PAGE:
Gun prohibitionists are having fits in the wake of House passage of H.R. 38, the Concealed Carry Reciprocity Act, on a nearly-partisan 231-198 vote Wednesday, exemplified by the hysteria-laden email blast from anti-gun billionaire Michael Bloomberg’s Everytown for Gun Safety that declared the bill will “gut state gun laws and allow many people with dangerous histories and no training to carry hidden, loaded handguns across the country.”
The Rochester, New York Democrat and Chronicle complained in an editorial that “lawmakers are working to expand, not tighten, gun rights.” That’s actually a good thing, according to Second Amendment activists who worked hard to get the bill passed.
“For decades,” observed Alan Gottlieb, chairman of the Citizens Committee for the Right to Keep and Bear Arms, “the gun prohibition crowd has argued that gun owners should be licensed, same as drivers. Well, millions of them are licensed, and they should be afforded the same courtesy as automobile drivers who travel from state to state. After all, there is no constitutional right to drive a car, but there is a constitutionally-protected right to bear arms, and officials in those states need to recognize that.”
But it was not a hard party line split, as 14 Republicans voted against the measure for a variety of reasons, not the least of which was combining reciprocity with the “Fix NICS” legislation. Six Democrats, led by Texas Congressman Henry Cuellar, jumped ship and joined Republicans to put the measure over the top, infuriating the gun prohibition lobby, which considers Democrats in its pocket.
Cuellar, who represents Texas’ 28th District, was one of the original co-sponsors of H.R. 38, signing on back on Jan. 3 when the legislation was introduced. First elected in 2004 and taking office in January 2005, Cuellar passionately urged his colleagues to support the reciprocity bill.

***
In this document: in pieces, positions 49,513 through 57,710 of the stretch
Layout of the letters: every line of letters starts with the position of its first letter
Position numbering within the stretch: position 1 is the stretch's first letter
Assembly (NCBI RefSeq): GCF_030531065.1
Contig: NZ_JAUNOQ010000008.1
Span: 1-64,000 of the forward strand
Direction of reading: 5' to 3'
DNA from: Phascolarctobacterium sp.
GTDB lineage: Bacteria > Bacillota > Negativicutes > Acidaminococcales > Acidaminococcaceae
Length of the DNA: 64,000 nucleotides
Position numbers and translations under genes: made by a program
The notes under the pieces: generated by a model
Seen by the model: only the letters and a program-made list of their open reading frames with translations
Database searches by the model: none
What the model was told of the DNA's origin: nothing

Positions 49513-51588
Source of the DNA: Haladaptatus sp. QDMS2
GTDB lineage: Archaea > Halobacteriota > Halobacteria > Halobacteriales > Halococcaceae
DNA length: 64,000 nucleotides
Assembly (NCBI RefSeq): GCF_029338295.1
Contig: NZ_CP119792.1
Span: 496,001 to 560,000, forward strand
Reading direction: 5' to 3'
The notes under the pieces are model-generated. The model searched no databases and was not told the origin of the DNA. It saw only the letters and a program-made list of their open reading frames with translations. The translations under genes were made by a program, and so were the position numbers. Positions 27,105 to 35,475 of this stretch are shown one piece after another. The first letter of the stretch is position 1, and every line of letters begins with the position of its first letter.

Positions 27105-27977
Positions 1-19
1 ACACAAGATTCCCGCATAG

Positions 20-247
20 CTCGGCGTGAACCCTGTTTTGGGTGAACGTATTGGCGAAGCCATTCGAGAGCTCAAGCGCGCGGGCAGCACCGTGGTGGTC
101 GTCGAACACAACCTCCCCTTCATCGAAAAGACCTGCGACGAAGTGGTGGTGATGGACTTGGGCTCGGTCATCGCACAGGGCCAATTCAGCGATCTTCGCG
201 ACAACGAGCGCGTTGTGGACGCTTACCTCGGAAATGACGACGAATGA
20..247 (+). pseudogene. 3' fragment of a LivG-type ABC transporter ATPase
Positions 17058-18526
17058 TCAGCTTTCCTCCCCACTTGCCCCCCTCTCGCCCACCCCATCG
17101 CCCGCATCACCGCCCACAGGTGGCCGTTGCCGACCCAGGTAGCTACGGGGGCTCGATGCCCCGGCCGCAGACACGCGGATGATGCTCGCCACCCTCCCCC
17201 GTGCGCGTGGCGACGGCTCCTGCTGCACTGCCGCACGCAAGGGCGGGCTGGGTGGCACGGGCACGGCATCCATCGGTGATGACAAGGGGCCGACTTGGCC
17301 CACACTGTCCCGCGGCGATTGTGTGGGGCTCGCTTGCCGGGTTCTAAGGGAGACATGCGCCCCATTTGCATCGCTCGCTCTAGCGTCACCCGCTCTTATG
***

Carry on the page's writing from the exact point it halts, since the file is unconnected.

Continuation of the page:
He was joined by fellow Texan Vicente Gonzalez (D-15th District), a freshman representative who took office in January.
The four other Democrats who supported reciprocity were:
Oregon’s Kurt Schrader, whose 5th District encompasses the state capitol in Salem, a region outsiders might believe is overrun with looney leftists whose votes turn the state politically blue. He has been in Congress since 2009;
Sanford Bishop, representing Georgia’s 2nd District, who took office for the first time in January 1993, so he’s been on Capitol Hill long enough to hear all the anti-gun rhetoric one possibly could endure;
Collin Peterson, who is the longest-serving congressman in the bunch, having taken office in January 1991. He represents Minnesota’s 7th District;
Wisconsin’s Ron Kind, from that state’s 3rd District. He’s been in office since January 1997, so he celebrated two decades on Capitol Hill by looking beyond the rhetoric.
Some might suggest all these Democrats took a “safe” vote, figuring that reciprocity will die in the Senate. Most of the time, that might be a reasonable presumption, but these are not normal times. Democrats seem to be eating their own and Republicans have thrown their weight behind the election of Roy Moore to fill a Senate seat from Alabama. Capitol Hill appears a bit chaotic.
There may be no better time for gun rights activists to gain back some of the political real estate they’ve lost over the past five decades. The challenge ahead was summed up by CCRKBA’s Gottlieb:
“Now the battle moves to the Senate. We’re encouraging American gun owners and especially the millions of citizens who have licenses or permits to carry, to contact their senators about this important legislation. The gun prohibition lobby is pulling out all the stops to defeat this legislation, and Second Amendment activists need to fight back.”
It would be a sweet victory for gun rights activists who have been working for decades to reverse Second Amendment erosion if national reciprocity becomes law in 2018. Next year is the 50th anniversary of the Gun Control Act of 1968.